As humans, we perform many of the sub-tasks necessary for home maintenance without thinking, opening the garage door to retrieve a power tool, grabbing a battery from the charger, attaching it to perform the job, then reversing the process when complete. These all require fine motor movements to execute and align objects to others in the 3D space. As difficult as this is to imagine a robot performing today, all the necessary components are in front of Tesla, so there should be nothing technically stopping them from executing, just time, resources, and budget.

    Cleaning your house

    There are so many other tasks around the home that could be done by the Tesla Bot, but require a unique skill set for each.

    Packing and unpacking the dishwasher.
    Breaking these down to their core tasks, you need to retrieve the dirty cups, plates, bowls, cutlery etc. These are likely left in various places around the home, so maybe the Bot could do a walkthrough of each room and retrieve any items it finds.

    Packing and unpacking a dishwasher requires millimeter accuracy and a fine touch, to ensure you don’t break anything. Then there’s the challenge of setting the correct washing mode, by pressing a sequence of buttons on the dishwasher, each that varies by manufacturer and model. This is why I imagine the training needs to be done in a way that allows you to show the robot the steps to follow and have it repeat it, while being smart enough to adapt to the difference between having different items each load.

    Washing clothes etc

    In a similar challenge to the dishwasher story above, the challenge of determining the location of dirty clothes throughout the house is significant. What I hope we can avoid is having to use dedicated laundry baskets with massive QR code stickers on them, to enable the robot to know, I retrieve the contents from here.

    What’s interesting about this challenge is not the fact people will have a mix of front and top loader machines, but the fact a load of washing needs to be transported to and from the washing machine in a washing basket. Often we’ll hold something like that against our bodies to balance it, so I’d love to see how the robot handles this, particularly when the washing is wet after being through the machine, the additional weight can’t be more than the robot can carry or the automation is over.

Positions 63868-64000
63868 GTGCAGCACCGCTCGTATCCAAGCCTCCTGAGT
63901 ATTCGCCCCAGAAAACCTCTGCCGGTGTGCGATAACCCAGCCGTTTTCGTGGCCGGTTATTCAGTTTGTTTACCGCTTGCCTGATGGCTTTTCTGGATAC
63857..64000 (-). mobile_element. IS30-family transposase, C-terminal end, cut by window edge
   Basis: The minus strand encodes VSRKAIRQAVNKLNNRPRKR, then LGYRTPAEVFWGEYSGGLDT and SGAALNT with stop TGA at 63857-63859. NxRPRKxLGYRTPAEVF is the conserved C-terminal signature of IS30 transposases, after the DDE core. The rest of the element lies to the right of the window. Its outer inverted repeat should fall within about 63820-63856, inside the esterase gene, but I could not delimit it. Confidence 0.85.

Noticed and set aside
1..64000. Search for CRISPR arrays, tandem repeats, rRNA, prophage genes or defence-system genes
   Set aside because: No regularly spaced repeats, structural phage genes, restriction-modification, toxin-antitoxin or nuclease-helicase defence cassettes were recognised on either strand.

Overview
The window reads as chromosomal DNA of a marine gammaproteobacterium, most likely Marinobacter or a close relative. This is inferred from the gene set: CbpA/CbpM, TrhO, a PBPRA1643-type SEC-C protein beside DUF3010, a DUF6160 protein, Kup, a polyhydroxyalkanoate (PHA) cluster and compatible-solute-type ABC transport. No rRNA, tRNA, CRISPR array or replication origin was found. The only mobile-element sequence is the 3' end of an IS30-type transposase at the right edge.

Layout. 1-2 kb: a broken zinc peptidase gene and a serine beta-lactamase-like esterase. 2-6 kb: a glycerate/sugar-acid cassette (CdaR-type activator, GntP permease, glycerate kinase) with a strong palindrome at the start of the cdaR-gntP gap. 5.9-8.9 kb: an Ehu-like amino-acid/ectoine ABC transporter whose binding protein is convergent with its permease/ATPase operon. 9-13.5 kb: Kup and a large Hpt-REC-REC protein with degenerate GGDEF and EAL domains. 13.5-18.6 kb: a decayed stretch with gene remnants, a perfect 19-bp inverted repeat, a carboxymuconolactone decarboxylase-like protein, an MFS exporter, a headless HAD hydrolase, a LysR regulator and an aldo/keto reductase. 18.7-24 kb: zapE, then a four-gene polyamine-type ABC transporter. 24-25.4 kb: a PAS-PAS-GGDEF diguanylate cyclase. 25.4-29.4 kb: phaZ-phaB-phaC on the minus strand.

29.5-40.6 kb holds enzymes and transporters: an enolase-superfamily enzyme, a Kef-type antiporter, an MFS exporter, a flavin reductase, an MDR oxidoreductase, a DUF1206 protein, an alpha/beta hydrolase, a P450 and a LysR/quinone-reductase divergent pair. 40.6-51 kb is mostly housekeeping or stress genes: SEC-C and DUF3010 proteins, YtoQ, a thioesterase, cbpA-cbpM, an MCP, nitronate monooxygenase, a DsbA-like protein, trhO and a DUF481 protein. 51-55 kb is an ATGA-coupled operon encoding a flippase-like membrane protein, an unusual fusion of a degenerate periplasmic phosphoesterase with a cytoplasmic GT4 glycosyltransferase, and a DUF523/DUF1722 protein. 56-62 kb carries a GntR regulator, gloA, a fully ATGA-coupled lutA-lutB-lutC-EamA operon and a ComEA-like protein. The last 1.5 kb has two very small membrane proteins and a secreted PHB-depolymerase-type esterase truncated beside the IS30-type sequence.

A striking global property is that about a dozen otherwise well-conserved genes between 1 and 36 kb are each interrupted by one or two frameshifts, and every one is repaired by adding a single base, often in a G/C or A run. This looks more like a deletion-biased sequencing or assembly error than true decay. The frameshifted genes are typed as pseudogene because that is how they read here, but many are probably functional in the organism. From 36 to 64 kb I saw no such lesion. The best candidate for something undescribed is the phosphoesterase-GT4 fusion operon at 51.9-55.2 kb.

Hanging the clothes on the line may seem easy for you or me, but for a robot, there are another million permutations, it really is hard to imagine how Tesla would tackle this, particularly when you consider the difficulty involved in taking a peg and clipping a sock to the line.

    It would not surprise me to see the Tesla Bot take 5 and maybe 10 years to have this level of functionality, but definitely happy to be wrong.

    Home Security

    Many of us leverage smart home lighting as part of a security solution, suggesting to would-be criminals that there is someone home. We also use home security cameras to capture any break-ins and remotely monitor a property, pets etc while we’re away on holidays.

    It’s easy to imagine the Tesla Bot could be the best security device you have. It could patrol the home while you’re not around, and provide a live video feed, with a Sentry Mode-style monitoring. Given the low-light environment at night could prove challenging to navigate, it would make sense that Tesla uses cameras with a night-vision capability, mostly to ensure the Bot avoids stepping on random toys left on the floor by your kids, and avoid any pets that may wander the home at night.

    While external cameras are much more common, some homes do leverage internal cameras and even while the Bot is charging, it should be able to provide this level of security.


    If you have done well financially in life, then you may entertain the idea of getting a Tesla Bot not because you need one, but because you want one. In this context, the sky is the limit, as long as the training interface is made quick and easy.

    I can imagine a house party of the future could invovle a robot butler, where the robot is able to not only retrieve a beer from the fridge, but actually follow recipes for both food and cocktails. If the Tesla Bot becomes a robot chef in your home, now how much would you pay?

    Of course there’s lots of other possibilities, like babysitting your kids between 3PM when they finish school and 5PM when you finish work, help them with their homework

    The bot could be great for activities like backyard cricket, totem tennis, and more, but these entertainment activities are likely many years away, with the commercial applications likely to snap up the supply of Tesla Bots in the short to medium-term.

    Let us know in the comments what you’d like the Tesla Bot to do at your home or business.

    Jason Cartwright
    Jason Cartwright
    Creator of techAU, Jason has spent the dozen+ years covering technology in Australia and around the world. Bringing a background in multimedia and passion for technology to the job, Cartwright delivers detailed product reviews, event coverage and industry news on a daily basis. Disclaimer: Tesla Shareholder from 20/01/2021